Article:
The following is a Plus Edition article written by and copyright by Dick Eastman.
One of the more common arguments against saving things digitally is, “The required equipment to read it probably won't be available in 25 years. I am going to save everything on paper because I know that paper will still be readable forever.” Perhaps the time is 50 years or 100 years, but I hear similar comments frequently. Indeed, there is some truth to that argument but it is somewhat misleading. Still, there is a simple solution.
Experience over the years has proven that paper is not a good preservation mechanism, and microfilm isn't much better. The news reports frequently mention earthquakes, tsunamis, hurricanes, tornadoes, floods, building collapses, fires, and other disasters that have destroyed thousands of paper and microfilm documents within seconds. While not mentioned as often in the national news, burst water pipes will do the same.
For the past sixty years or so, microfilm was the storage mechanism of choice because it took up so little space, compared to paper. However, microfilm is almost as fragile as paper. Microfilm is only slightly more impervious to earthquakes, tsunamis, hurricanes, tornadoes, floods, fires, and burst water pipes. To be sure, water-soaked microfilm probably can be washed and then dried for preservation purposes, but the other disasters will destroy microfilm as quickly as paper or anything else.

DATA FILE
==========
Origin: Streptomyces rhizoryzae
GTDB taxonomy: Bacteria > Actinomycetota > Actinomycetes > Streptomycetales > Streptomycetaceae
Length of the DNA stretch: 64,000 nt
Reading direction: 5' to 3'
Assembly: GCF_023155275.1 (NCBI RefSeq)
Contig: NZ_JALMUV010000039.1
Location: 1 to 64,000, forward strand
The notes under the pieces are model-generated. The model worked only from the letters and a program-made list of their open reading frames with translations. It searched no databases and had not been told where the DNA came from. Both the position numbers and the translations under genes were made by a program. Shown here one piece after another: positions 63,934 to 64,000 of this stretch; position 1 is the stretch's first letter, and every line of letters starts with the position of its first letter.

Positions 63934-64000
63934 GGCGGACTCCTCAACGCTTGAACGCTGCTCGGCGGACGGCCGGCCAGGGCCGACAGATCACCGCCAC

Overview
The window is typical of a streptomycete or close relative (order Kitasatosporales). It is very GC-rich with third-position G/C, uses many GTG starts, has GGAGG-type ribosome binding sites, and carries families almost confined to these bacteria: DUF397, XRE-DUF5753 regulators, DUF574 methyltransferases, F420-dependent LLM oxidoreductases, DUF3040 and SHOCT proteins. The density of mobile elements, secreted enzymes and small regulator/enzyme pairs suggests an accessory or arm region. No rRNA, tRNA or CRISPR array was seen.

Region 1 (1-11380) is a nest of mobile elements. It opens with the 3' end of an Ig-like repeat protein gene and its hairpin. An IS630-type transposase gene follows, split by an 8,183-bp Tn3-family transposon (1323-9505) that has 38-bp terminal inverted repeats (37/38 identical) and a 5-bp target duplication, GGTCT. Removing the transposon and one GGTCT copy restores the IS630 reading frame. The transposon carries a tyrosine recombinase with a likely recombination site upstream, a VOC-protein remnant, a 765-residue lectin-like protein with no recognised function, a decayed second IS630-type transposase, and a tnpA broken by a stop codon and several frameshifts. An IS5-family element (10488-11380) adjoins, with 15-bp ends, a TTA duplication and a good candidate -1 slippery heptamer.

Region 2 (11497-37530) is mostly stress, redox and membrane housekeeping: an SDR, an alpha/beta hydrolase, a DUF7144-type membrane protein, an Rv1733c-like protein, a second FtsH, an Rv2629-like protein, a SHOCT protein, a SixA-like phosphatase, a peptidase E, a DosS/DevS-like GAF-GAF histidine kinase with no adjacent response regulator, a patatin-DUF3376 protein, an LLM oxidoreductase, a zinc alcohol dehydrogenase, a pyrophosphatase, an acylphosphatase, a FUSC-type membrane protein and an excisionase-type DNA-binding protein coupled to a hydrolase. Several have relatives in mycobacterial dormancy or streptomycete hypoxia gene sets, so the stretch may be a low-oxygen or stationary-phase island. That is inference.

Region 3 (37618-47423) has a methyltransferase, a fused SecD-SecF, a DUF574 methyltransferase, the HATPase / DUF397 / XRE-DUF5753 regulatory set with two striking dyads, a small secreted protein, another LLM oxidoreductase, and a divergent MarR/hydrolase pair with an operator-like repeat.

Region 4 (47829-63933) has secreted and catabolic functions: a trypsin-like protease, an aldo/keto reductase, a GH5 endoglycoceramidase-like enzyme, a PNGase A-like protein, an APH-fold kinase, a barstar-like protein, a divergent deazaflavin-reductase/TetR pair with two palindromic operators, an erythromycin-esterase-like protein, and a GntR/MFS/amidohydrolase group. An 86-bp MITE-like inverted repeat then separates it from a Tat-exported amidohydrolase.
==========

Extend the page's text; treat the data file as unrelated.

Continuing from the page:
Digital archiving has its own set of problems and solutions. Disk drives crash, home computers occasionally erase data, huge data centers are occasionally destroyed in major disasters, and sometimes files simply grow obsolete by a change in technical standards. The biggest cause of computer data loss is the "oops factor:" the accidental loss of files. Any single copy of any digital file is almost guaranteed to be unavailable within a few years.
For confirmation of the problem with digital preservation, look at a report by Bill LeFurgy that was published in The Signal, a newsletter about digit preservation published by the Library of Congress at http://bit.ly/2QelSaV. LeFurgy describes a survey of citizen reactions to the Kennedy assassination that was conducted from November 26 through December 3, 1963, by the National Opinion Research Center (NORC) at the University of Chicago. The survey results were recorded on paper punch cards, which were used to input data into the mainframe computer used to tabulate study data. Summary results were then published.
When another national catastrophe struck on September 11, 2001, NORC researchers wanted to replicate the 1963 study by asking the same kinds of questions to assess public reaction. The aim was to compare how the nation responded to two very different tragedies. There was but one problem: how to read the punched cards from the 1963 study? The 38-year-old stacks of 80-column punch cards were still available, but finding card readers to read that information was a problem. Eventually, a vendor was found who could read them and convert them to more modern media. The vendor reported that they “had to refurb our punched card equipment; it had been sitting around so long it got a little rusty.” In the end, all worked well and the data set was successfully migrated to a modern data format. The story has a happy ending.